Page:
(1817-1886) UK painter who murdered his father in 1843 and was committed to Bedlam (and later Broadmoor), eventually dying insane. His considerable posthumous fame is particularly for the distressed, nightmarish, hothouse Gothic Romanticism of works like "The Fairy Feller's Master Stroke" (1855-1864), an enormously complicated, tapestry-like portrayal of an engorged Landscape within which a cross-section of the denizens of Faerie seem caught in Bondage. Contradictions of Perception pervade this work; the whole canvas seems to hover at the edge of an explosive Trompe-L'oeil; but there is none in view. Instead, centrally located, the "Fairy Feller" seems about to engage in some paroxysm of Thinning – for certainly he is being viewed with deep apprehension by those who notice him at all, and his axe is ready to prune, to demolish, the elaborate sward. Most remarkably, the painting seems to represent a model of a central initiating narrative movement of Fantasy – an overpowering sense of dislocation, of a Labyrinth of Wrongness pointing the viewer towards a resolution, some way through the maze into an Otherworld, some freeing stroke. But ultimately the Faerie RD depicts is entrapped, for there is no Recognition here, and any blow of the axe will bring not transcendence but death; "The Fairy Feller's Master Stroke" can thus be seen as a consummate visual pun in which fantasy wears Horror's frozen face.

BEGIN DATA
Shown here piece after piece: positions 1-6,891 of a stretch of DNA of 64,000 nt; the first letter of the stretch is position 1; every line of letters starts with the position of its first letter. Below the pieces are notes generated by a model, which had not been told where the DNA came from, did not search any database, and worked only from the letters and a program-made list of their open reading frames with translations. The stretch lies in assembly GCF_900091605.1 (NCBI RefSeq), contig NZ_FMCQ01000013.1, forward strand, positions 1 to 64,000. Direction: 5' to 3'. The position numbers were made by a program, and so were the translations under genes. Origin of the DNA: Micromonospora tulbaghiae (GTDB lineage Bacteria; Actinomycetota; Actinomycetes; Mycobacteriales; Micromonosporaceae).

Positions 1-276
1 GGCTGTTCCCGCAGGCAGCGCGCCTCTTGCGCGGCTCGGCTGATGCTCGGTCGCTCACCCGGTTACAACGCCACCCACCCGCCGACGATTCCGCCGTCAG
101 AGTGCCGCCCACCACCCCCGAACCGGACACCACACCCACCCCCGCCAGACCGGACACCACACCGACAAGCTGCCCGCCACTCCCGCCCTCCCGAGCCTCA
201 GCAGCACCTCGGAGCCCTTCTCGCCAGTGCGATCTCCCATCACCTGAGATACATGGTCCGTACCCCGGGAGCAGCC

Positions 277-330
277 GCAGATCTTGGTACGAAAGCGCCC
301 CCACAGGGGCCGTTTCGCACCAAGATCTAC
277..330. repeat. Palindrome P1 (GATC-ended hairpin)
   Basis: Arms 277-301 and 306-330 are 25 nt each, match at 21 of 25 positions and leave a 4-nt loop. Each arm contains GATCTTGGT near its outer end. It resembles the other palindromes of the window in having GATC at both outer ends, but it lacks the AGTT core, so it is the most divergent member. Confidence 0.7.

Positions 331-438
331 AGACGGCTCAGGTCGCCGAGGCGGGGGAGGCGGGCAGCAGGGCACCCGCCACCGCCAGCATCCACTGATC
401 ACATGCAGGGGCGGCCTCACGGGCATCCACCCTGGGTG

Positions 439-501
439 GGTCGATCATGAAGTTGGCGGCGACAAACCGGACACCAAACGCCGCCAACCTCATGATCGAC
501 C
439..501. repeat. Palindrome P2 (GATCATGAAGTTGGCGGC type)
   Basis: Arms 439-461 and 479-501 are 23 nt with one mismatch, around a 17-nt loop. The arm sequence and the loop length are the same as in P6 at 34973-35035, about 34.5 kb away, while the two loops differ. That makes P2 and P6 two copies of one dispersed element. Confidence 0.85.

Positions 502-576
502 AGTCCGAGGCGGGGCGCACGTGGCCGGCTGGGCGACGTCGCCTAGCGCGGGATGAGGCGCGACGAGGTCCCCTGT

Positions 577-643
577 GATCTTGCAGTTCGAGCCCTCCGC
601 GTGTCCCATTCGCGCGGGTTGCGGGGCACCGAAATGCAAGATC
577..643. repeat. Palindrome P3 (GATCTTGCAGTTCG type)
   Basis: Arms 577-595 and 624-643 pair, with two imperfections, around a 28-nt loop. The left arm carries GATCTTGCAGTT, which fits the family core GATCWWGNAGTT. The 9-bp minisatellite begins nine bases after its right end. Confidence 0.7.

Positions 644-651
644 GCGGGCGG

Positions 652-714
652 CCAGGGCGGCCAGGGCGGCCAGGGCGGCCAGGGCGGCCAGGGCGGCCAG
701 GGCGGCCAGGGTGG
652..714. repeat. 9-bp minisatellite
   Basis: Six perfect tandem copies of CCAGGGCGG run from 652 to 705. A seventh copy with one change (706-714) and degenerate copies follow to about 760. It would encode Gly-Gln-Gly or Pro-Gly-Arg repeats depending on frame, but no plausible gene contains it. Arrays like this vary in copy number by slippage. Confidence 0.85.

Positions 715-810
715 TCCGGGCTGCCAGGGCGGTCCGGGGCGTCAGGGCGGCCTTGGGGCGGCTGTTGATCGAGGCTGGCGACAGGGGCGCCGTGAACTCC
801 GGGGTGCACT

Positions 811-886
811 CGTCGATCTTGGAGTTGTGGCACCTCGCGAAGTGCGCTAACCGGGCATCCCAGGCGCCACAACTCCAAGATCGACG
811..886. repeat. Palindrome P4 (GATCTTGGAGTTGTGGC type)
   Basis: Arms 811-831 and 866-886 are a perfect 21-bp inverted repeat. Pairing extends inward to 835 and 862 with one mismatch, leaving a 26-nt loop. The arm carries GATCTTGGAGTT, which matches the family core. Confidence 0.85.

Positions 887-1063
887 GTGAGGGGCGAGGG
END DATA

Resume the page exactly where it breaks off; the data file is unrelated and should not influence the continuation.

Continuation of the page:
A suite of sketches assembled as To Illustrate the Passion (1853-1854) is also of interest, especially the portrait of Cain and Abel. [JC]